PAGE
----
The current cost for a Pocket app stake is 10x the cheapest monthly cost of our competitors. This is what we currently quote dApp developers, ecosystem foundations, and strategic partners. Regardless of the price of POKT, this is an estimated $950 USD per million daily relays as a one time cost (as of July 2022). When we wrote the original proposal, the cost was $2.7k USD per million daily relays.

This proposal aims to do this by adjusting 2 things:

  1. increase the multiple from 10x to 24x the average monthly cost of our competitors.
  2. recalibrate the way we calculate the multiple
    – from cheapest cost of our competitors
    – to the average of the 2 highest cost competitors

ReturnOnInvestmentTarget = 24 months

In PUP 7, this value was voted on as 10 which is a proxy for 10 months of cost upfront to own the app stake. In this proposal PUP - 23, we propose this value be 24. This essentially would increase the cost so it goes from 10 months of the average of centralized competitor rates to 24 months of the same rates.

This 2.4x multiple on the most recent rate is important to get back us to sustainable economics by leaning accomplishing the following 3 main goals:

  1. Leveraging the fact that Users own their infrastructure
  2. Generate more demand side revenue for the ecosystem
  3. Unlock the Portal Monetization product

Own your infrastructure

One of Pocket’s unique advantages is that staked dApp users effectively own the bandwidth they use. This is meant to align the interests of the users with the network. This is not true of our competitors which will give users 10 months of service at this same price with no equity, stake or ownership of the bandwidth. Centralized competitors have implemented SaaS models that are meant to keep users paying in perpetuity.

More demand-side revenue

By collecting more demand-side revenue from app stakes than we have in the past, Pocket Network is able to bring relief to the entire ecosystem. With a higher cost per app stake, we can increase the amount of POKT demand side buying pressure which would provide new liquidity into the market and benefit the supply side of our ecosystem which currently gets paid in POKT.

With the estimated cost of the supply-side of the network decreasing after PIP - 22, PUP - 19 and the light client, we have an opportunity to make the most of the existing market of available relays. If we estimate a capturable market of $5M monthly recurring revenue across the RPC industry today, that’s over $120M of available application sales available to us, not including growth of our nascent industry.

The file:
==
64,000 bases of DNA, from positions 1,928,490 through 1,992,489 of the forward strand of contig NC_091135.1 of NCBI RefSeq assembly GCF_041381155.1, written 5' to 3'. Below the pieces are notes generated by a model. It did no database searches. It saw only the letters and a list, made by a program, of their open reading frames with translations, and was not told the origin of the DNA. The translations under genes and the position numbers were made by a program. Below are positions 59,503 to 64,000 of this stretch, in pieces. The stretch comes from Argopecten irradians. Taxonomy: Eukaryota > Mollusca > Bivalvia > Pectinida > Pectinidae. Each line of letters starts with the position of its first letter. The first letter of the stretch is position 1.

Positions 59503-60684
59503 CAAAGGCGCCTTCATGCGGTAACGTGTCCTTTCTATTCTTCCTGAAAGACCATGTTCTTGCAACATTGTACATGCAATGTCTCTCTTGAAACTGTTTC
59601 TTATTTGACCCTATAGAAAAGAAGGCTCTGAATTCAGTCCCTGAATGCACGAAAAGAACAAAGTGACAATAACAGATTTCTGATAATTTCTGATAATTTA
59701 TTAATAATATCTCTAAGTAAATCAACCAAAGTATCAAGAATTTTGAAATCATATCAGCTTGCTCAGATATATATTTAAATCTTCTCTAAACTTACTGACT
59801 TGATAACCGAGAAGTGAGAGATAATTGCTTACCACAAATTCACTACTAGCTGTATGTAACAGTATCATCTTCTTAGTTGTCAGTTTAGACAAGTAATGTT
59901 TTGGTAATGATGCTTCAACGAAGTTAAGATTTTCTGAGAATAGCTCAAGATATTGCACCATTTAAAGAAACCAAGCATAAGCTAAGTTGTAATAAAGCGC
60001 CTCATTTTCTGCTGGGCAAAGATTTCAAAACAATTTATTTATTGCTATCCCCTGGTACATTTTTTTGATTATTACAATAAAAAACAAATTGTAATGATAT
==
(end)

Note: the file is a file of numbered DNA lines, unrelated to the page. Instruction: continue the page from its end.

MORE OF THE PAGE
This provides a strong counter balance to decreasing the annual cost of operating Pocket Network to under $5M a year. This proposal unlocks the Pocket Portal to take any equivalent payment of stable, fiat, and other limited Native tokens, and funnel that revenue into purchasing POKT on the public markets. This would be an additional option to any users who of course can bring and stake with their own POKT tokens. This closes the loop of the two-sided marketplace we have intended from the beginning.

Unlock the Portal Monetization product

The Pocket Network product team is adding a 2nd option to the user to spread their app stake over time. At present this option doesn’t exist, and the Portal Monetization process aims to productize the collection of revenue using different payment methods. The objective is to reduce the barrier to entry for those who are unable to pay for a full POKT stake up front.

USDRelayTargetRange = $0.0000068 to $0.0000113

This parameter range wouldn’t change with this proposal. Pocket Network would continue to adjust it dynamically based on the details outlined in PUP - 7.

USDRelayTarget = $0.0000091

The way we calculated the parameter is not as relevant due to recent developments. Hence we propose we update it (and the < USDRelayTargetRange > as a result). In PUP - 7, the methodology was such that we took the lowest price point among competitors as outlined below:

The last point is the strongest factor in our opinion, which is one of the reasons we’ve been subsidizing relays until now. It is our view that we should maintain a cheaper price at least until we have caught up to our competitors with quality of service and usability.

To achieve this cheap price, we take the minimum cost being offered by alternate service providers, attach a target buffer that pads the lower and upper end for a target range, and then adjust off-chain governance parameters that make up the Relay Throughput (see appendix).